The Hypersonic Fury GX is proof positive that there is such thing as an affordable gaming system. Most high-end gaming systems heap on the latest, most-powerful parts and luxury touches such as custom-painted cases and peripherals, causing serious budget overload. But if your budget demands a bit more discretion, you'll find the right mix of features, performance, and price with the Hypersonic Fury.
You can configure a Fury system with either an Intel or an AMD processor. We looked at a configuration from the Intel-based Fury GX line. The base configuration costs $1,200, but upgrades and peripherals brought the price of our Fury GX review unit to $2,514.
The black, aluminum tower has an abundance of up-front port access. The front panel is low-key, with an 8X multiformat , a 7-in-1 media-card reader/floppy drive combo, and a flip-down panel that hides a FireWire port, four USB 2.0 ports, and two audio connections. On the back, there are four more USB 2.0 ports.
Sliding two latches gets you into the tidy and spacious interior, where all five PCI slots and two of the Fury's four memory slots are free. You have room to add a second (and a third and a fourth) optical drive, plus a second 3.5-inch drive. Three 3.5-inch internal bays are also free, should you need to add a hard drive or three. With five fans whirring inside, however, the Fury GX can get a little loud.
Our Fury GX test system uses a 3GHz Pentium 4 processor on the mainstream Intel 865PE chipset-based Gigabyte motherboard. Our test system was upgraded from 512MB to 1GB of 400MHz SDRAM. Digital-video filmmakers and editors might want a larger hard drive or additional drives, but our test system's Serial ATA 120GB hard drive has more than enough storage capacity for gamers.
Both high-end and midrange ATI and Nvidia graphics cards are available in the Hypersonic Fury; our test system uses the midrange (and now generation-old) 256MB Nvidia GeForce FX 5700. With an ample 256MB of graphics memory, however, this card is still a strong performer; all but the most hard-core gamers will be satisfied with its performance. We played the bundled Unreal Tournament 2004 and Call of Duty games, and we were pleased with the smooth, fast performance. Also, the Fury GX achieved a solid 57.5 frames per second on CNET Labs' high-end 1,600x1,200 Unreal Tournament 2003 benchmark. On our application benchmark, SysMark 2004, it scored a decent 171.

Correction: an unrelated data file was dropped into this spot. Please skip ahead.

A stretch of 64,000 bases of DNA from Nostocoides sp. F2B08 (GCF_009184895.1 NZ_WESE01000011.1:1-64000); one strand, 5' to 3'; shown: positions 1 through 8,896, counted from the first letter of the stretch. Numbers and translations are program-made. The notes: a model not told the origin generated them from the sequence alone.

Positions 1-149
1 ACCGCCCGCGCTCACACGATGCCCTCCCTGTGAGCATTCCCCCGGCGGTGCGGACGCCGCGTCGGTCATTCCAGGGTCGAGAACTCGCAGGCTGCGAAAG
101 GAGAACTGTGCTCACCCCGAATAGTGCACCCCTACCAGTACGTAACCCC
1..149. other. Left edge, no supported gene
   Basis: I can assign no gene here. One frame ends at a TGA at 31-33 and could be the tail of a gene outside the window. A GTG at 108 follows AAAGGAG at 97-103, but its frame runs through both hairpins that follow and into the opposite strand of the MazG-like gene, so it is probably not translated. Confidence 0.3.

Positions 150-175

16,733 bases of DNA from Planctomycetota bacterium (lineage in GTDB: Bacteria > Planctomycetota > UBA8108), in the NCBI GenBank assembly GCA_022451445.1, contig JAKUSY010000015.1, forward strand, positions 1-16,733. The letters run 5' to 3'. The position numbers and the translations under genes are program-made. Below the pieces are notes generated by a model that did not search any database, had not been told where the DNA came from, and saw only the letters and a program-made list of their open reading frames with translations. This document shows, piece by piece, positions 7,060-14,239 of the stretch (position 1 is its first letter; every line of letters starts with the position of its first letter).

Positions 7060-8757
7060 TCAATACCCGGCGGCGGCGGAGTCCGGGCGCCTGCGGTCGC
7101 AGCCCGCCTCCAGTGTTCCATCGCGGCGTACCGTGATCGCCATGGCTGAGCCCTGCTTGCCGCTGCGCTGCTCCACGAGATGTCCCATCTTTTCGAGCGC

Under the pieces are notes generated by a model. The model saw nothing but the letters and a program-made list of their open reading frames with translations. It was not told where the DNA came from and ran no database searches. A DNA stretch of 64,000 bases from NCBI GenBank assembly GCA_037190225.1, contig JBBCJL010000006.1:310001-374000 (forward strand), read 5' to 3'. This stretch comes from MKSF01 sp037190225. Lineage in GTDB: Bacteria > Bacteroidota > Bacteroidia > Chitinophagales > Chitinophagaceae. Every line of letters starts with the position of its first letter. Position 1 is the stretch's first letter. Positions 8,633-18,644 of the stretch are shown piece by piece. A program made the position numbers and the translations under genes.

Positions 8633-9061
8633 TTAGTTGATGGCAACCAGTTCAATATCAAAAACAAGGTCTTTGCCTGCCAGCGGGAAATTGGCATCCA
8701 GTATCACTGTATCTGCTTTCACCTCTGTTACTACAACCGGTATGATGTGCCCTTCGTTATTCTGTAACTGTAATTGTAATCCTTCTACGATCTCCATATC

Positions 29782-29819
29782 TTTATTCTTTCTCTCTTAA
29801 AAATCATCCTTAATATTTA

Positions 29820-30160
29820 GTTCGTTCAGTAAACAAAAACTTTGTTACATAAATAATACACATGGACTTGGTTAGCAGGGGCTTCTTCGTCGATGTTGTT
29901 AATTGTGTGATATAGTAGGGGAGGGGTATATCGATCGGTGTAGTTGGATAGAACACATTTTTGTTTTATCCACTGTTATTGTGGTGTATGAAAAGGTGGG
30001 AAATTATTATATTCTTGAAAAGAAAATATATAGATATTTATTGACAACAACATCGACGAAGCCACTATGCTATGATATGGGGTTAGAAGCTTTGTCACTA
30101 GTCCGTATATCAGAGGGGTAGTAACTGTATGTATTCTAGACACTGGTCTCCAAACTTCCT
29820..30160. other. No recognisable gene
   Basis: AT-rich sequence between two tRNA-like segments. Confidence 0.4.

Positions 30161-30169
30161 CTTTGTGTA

Hypersonic shipped our system with a 19-inch NEC-Mitsubishi CRT that's well suited for gaming, as are the optical Microsoft Intellimouse Explorer mouse, Logitech Elite keyboard, and Logitech Z-640 speakers. The surround-sound speakers worked well with the system's integrated 6.1 sound, though audiophiles may want to consider opting for the Sound Blaster Audigy 2 ZS sound card.
Hypersonic's standard warranty covers parts and labor for one year, but the company opted to include the two-year warranty in the price of our test system. There's also an added-cost option for a three-year warranty. This industry-average warranty is helped by the inclusion of onsite service--good for the length of the warranty you choose--and toll-free, 24/7 tech support.
|BAPCo SysMark 2004 rating||SysMark 2004 Internet-content-creation rating||SysMark 2004 office-productivity rating|
|Unreal Tournament 2003 Flyby-Antalus 1,024x768||Unreal Tournament 2003 Flyby-Antalus 1,600x1,200 4XAA 8XAF|
Windows XP Home; 2GHz AMD Athlon 64 3000+; Via K8T800 chipset; 1,024MB DDR SDRAM 400MHZ; Nvidia GeForce FX 5900 128MB; Seagate ST3120026AS Serial ATA 7,200rpm; Controller N/A
Windows XP Home; 2.8GHz Intel P4; Intel 865G chipset; 1,024MB DDR SDRAM 400MHz; Nvidia GeForce FX 5950 Ultra 256MB; WDC WD1200JB-00CRA1 120GB 7,200rpm
Gateway 710X Performance
Windows XP Home; 3.2EGHz Intel P4; Intel 875P chipset; 1,024MB DDR SDRAM 400MHz; Nvidia GeForce FX 5950 Ultra 256MB; WDC WD2500JD-22FYB0 250GB 7,200rpm Serial ATA
Windows XP Professional; 3GHz Intel P4; Intel 865PE chipset; 1,024MB DDR SDRAM 400MHz; ATI Radeon 9800XT 256MB; Seagate ST3120026AS 120GB 7,200rpm Serial ATA
MPC ClientPro 545
Windows XP Professional; 3.2GHz Intel P4; Intel 875P chipset; 1,024MB DDR SDRAM 400MHz; Nvidia GeForce FX 5700 256MB; two Seagate ST3120026AS 120GB 7,200rpm Serial ATA; integrated Intel 82801ER SATA RAID controller